Newest Chief waits to hear his fate

Newest Chief waits to hear his fate

URBANA – The University of Illinois has chosen a new Chief Illiniwek, but will he ever perform on campus? Could he be the last Chief Illiniwek?

With a month to go before the next UI board of trustees meeting, the university is still officially mum on the fate of the school's 80-year-old symbol.

Since the NCAA barred the UI from hosting postseason competitions so long as Chief Illiniwek is the UI's symbol, administrators and trustees have been working behind the scenes with members of both sides of the issue to come up with a solution.

Just last week, several former Chief Illiniweks met with university officials and, last month, two trustees traveled to Utah to gather input from American Indians, The News-Gazette has learned.

Arriving at a "consensus solution," which trustees agreed to do two years ago, hasn't exactly been easy, said Trustee David Dorris of LeRoy. Dorris visited Utah with fellow trustee Frances Carroll. The two wanted to hear what members of different American Indian tribes had to say about the subject and what possible solutions they could offer, Dorris said.

"The strategy to find a solution to this problem continues," said Dorris, who added that there is no current solution on the table.

He called Chief Illiniwek an "all-consuming" issue, but on the bright side, "we have the right people working on it," he said.

Tom Livingston, who was Chief Illiniwek from 1988 to 1989, acknowledged that he and other former Chiefs have met with senior officials of the university throughout the years. But he declined to talk specifics about the meeting last week.

"Things are at a sensitive point. Nothing has been set yet," he said. "It's one of those situations where we're still in the early stages of figuring out various concepts and ideas," he said.

Livingston did say he and other former Chief Illiniweks are in support of keeping the Chief as is.

"Former Chiefs feel very strongly about the positive aspects of Chief Illiniwek," he said.

Steve Raquel of Naperville, who performed as the Chief in 1990, called last Monday's meeting between former Chiefs and UI officials an "informal" one. He also declined to comment on its agenda but said the meeting was part of "a continuing dialogue on how to make sure the tradition moves forward."

The new Chief Illiniwek, Dan Maloney of Galesburg, declined an interview with The News-Gazette. Maloney was assistant Chief Illiniwek during the 2005-06 school year.

The Chief's first public performance has traditionally been at the first home football game in Memorial Stadium. This year it will be on Sept. 2.

"I do know there's a serious attempt to continue the consensus process," said Roger Huddleston, co-founder of the Honor The Chief Society. "I don't think we'll know anything until the July (board of trustees) meeting. Until then, everything is really up in the air," he said.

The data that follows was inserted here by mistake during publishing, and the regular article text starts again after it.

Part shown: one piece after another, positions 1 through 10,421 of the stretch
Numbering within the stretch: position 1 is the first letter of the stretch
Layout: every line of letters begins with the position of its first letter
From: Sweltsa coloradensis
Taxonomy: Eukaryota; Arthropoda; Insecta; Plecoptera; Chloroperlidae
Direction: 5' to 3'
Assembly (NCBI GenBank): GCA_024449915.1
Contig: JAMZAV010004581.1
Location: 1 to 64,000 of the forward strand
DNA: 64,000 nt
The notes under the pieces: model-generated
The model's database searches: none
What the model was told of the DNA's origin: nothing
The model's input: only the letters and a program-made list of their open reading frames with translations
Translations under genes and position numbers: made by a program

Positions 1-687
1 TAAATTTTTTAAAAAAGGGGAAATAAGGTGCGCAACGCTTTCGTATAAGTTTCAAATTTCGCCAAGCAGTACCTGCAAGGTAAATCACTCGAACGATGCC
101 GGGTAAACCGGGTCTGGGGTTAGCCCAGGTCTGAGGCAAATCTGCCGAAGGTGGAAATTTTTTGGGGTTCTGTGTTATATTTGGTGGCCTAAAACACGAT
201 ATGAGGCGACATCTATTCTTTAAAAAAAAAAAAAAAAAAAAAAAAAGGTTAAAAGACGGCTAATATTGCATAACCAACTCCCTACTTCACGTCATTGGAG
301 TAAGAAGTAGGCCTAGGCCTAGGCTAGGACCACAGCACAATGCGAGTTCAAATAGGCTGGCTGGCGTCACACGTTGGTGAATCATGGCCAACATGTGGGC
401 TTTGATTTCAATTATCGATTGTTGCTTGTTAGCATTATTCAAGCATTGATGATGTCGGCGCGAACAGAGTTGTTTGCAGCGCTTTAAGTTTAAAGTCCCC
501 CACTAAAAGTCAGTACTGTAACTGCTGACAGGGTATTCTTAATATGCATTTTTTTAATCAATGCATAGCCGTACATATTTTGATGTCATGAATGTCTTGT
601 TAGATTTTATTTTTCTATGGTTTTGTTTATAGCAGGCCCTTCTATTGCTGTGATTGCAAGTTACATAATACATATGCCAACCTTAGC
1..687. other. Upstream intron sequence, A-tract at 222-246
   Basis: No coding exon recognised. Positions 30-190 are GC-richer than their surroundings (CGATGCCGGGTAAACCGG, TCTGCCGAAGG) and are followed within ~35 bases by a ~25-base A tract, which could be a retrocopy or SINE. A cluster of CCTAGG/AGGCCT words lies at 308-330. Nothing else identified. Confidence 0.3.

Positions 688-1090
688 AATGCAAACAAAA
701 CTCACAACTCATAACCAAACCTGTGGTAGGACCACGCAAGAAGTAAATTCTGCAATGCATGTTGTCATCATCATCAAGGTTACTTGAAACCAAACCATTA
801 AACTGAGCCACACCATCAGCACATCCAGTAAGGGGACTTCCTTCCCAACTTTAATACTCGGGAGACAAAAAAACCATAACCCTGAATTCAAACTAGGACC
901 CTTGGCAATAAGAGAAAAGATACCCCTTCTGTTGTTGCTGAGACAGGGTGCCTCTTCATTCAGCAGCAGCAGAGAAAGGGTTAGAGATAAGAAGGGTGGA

The university has made no decision or set any timetables to discontinue or alter Chief Illiniwek, said Tom Hardy, executive director of university relations. Hardy declined to comment on any recent meeting among former Chiefs and university officials.

"As part of the consensus process, members of the board of trustees and the current and former presidents over the years have met on numerous occasions with individuals and groups advocating certain positions and possible ways to resolve the issue," Hardy said.

"The bottom line is, the University of Illinois remains in noncompliance with the policy and the board consensus process continues to move forward," he said.

The NCAA last August issued the policy prohibiting postseason competition at colleges or universities with "hostile or abusive" racial, ethnic or national origin mascots or symbols. The UI was one of 18 schools included on the list.

The UI appealed the NCAA's decision to include the UI on the list and has stated that the university should resolve the issue itself. The NCAA issued its final ruling in April.

As for opponents of Chief Illiniwek, they hope the university heeds NCAA statements.

"Like the NCAA has stated, we should hope trustees discontinue Chief Illiniwek in name, performance and symbol," said John McKinn, assistant director of academic programs at the Native American House on campus. McKinn, who is a Maricopa Indian and member of the Gila River Indian Community of Arizona, said he wishes trustees and administrators would seek insight from American Indians in Illinois, rather than traveling elsewhere.

"Indians who live in this community have rarely been invited to talk to administrators and trustees," he said.

McKinn added: "Use of this mascot is not a trivial matter. It teaches all that stereotyping of minority groups is acceptable."

In response to the NCAA's final ruling, U.S. Rep. Tim Johnson, R-Urbana, and House Speaker Dennis Hastert introduced legislation that proposes to limit the NCAA's ability to apply any sanctions on colleges or universities because of team name, symbol, emblem or mascot. It would allow the UI to sue the NCAA and seek damages for lost revenue if barred from hosting a championship game.

Since Johnson and Hastert introduced the bill in May, several more co-sponsors have added their names, and the legislation itself was sent to the Subcommittee on 21st Century Competitiveness. Johnson would like to hold hearings on the issue this summer, said Phil Bloomer, Johnson's spokesman.

Meanwhile, Huddleston and other Chief backers launched a new Web site, www.stopncaa.com to rally support for the legislation.

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